Article Title

How Not to Read Rorty


This author wants undergraduate philosophy students to beware of meta-narrative “histories of philosophy”: they are easy to misread and hard to properly digest/evaluate. It is important to be cognizant of our individual philosophical maturation, our shedding of simplistic categorizations and under-developed biases; such self-reflexive lessons can help our classmates, as well as scholars in fields that merely dabble in philosophy. The author here focuses on Rorty and his Philosophy and the Mirror of Nature, one of the most talked about texts in philosophy. What does his call for the end of philosophy really mean, contain, avoid? The author examines the core of Rorty’s philosophy, his relationship to analytic philosophers (including holists), and some of the major criticisms of Rorty’s views—especially those from Taylor and Bernstein. Many naïve readers adopt Rorty’s “relativism” and “irrationalism” without taking note of the gaps and holes in his argument. At the very least, adoring Rorty’s outlooks ought to require defending him against more than just abstract “relativism.”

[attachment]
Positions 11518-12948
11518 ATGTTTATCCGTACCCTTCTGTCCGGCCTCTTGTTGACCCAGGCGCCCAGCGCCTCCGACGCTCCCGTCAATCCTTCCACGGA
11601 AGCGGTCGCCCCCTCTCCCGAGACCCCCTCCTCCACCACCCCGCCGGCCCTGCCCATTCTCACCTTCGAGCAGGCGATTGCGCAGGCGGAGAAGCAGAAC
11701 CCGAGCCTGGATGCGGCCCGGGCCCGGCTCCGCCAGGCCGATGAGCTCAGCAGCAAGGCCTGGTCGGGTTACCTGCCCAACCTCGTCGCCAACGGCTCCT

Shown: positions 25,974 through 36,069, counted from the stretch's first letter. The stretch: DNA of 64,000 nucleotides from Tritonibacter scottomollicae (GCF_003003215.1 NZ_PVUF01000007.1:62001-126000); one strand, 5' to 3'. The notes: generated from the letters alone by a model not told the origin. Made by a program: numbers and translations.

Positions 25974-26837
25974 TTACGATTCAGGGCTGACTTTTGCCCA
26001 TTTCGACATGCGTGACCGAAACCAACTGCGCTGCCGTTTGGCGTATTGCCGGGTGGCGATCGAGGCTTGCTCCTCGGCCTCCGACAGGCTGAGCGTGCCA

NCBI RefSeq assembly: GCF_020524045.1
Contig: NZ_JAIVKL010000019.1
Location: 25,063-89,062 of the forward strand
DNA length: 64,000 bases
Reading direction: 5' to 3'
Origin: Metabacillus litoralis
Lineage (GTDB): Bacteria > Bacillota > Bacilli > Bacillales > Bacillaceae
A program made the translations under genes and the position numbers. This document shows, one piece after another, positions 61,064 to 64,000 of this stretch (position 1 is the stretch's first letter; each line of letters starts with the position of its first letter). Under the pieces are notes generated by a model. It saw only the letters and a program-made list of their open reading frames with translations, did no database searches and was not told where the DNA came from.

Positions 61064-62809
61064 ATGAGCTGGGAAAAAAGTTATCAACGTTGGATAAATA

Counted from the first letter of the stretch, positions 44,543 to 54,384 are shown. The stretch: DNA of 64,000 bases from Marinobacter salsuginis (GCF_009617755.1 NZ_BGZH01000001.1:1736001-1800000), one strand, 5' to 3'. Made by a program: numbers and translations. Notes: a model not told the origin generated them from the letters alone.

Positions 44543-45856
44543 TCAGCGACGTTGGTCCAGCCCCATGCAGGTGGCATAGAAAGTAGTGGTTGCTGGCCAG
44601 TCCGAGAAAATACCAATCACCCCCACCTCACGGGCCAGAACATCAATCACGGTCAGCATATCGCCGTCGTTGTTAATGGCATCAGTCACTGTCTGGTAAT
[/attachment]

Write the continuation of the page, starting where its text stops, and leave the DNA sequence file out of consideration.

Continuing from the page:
Included in

Philosophy Commons